Jesus is the peace that matters

Peace-it-Together brings youths together from across Canada

March 28, 2012 | Young Voices
Rachel Bergen | Young Voices Co-Editor

“Find us empty and wandering, we the lost and the least. Find us in the wilderness and fill us with your feast.” (From “Fill us with your Feast” by Phil Campbell-Enns.)

When Satan tempted Jesus to turn stones into bread, to jump from a ledge and to worship him, it was a temptation for Jesus to have control in a chaotic situation.

People face similar temptations every day. This was the lesson taught at Peace-it-Together (PIT), a youth conference that took place at Canadian Mennonite University (CMU), Winnipeg, from March 9 to 11, that included presentations by CMU faculty members Kenton Lobe, an international development studies instructor; Justin Neufeld, a lecturer in philosophy; and Irma Fast Dueck, an assistant professor of practical theology, who spoke on the theme, “Jesus, the peace that matters.”

Lobe took a hard look at the time Jesus spent in the wilderness fasting in Matthew 4. “The wilderness is a place to encounter all that is not our frenzied daily living,” he said. “Fasting was, and is, a way of becoming centred around God.”

But 40 days without food in the desert must have been unbearable. Enter the devil when Jesus is at his weakest, to tempt him to break his fast.

According to Lobe, Christians these days need a little perspective on food. “Sometimes I wonder if we need to take a collective walk in the wilderness to think of bread as more than food,” he said. “It’s a crisis of place that we don’t know what we’re eating or where it’s from.”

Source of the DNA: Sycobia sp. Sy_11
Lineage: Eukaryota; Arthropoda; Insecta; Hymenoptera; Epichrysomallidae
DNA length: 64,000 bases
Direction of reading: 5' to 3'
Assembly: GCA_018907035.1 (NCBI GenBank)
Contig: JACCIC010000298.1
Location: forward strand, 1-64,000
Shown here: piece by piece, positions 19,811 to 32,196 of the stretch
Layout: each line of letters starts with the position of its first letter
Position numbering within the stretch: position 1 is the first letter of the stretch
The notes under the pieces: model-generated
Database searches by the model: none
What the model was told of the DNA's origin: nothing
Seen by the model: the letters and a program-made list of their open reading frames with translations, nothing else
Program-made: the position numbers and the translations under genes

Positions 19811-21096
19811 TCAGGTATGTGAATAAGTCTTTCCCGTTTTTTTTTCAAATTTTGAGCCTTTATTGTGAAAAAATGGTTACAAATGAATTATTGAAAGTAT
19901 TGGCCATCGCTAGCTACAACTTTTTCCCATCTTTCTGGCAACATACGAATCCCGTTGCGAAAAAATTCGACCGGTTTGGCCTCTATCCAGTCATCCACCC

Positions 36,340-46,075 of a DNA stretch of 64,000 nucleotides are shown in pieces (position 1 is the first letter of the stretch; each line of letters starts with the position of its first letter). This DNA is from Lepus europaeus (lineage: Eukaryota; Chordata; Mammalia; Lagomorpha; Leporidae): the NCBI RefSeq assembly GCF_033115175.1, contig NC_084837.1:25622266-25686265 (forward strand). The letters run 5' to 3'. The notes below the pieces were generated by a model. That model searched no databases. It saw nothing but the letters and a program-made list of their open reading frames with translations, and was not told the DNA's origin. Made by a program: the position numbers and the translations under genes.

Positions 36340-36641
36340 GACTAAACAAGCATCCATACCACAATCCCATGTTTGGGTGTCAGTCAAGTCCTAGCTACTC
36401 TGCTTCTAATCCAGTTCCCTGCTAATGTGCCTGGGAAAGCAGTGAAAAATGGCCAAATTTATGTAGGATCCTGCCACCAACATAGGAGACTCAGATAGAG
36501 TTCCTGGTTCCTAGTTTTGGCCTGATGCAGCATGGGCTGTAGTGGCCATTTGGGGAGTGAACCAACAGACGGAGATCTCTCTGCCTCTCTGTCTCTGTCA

Sometimes people even have an inability to give thanks for the food on their plates. Meanwhile, there are food riots from Haiti to Egypt and the Philippines, and there is acute hunger in East and West Africa.

Neufeld focused on the second temptation, in which Jesus was tempted to jump off a cliff. He drew on stories of Achilles, who was “almost god-like,” and John McCain, a former U.S. presidential candidate and a former prisoner of war in Vietnam, to show the difference between pride and arrogance and integrity and goodness.

“We are called to prove our integrity and goodness, and to save others from turning to the wolves in the world,” he said, pointing to McCain’s example when he refused to abandon his colleagues in the prison when he had the opportunity to do so.

Finally, Fast Dueck focused on the third temptation to be a ruler of all of the kingdoms. She talked about how people often feel tempted to have control in chaotic situations, but, in this case, Jesus said no to control, knowing God had control of the situation. “In Jesus, God descends to remind us again of his humanity, that he suffers like you and I, and that he’s tempted like you and I,” Fast Dueck said.

Emily Hamm, 16, who attends Wildwood Mennonite Church, Saskatoon, said PIT was an opportunity to learn “how temptation affects the way we live our lives and how much of what we do is controlled by material possessions.”

Naomi Epp, 16, from Hamilton Mennonite Church, Ont., said she felt encouraged being at PIT, knowing “we are learning how to work together to make peace.” She also related to the idea that “technology can take us away from following God. It can be so addicting and can take you away from your faith.”

PIT also featured choir performances; Gadfly, a drama by Theatre of the Beat; a variety night featuring CMU students performing musical acts, comedies and a dance; and workshops.

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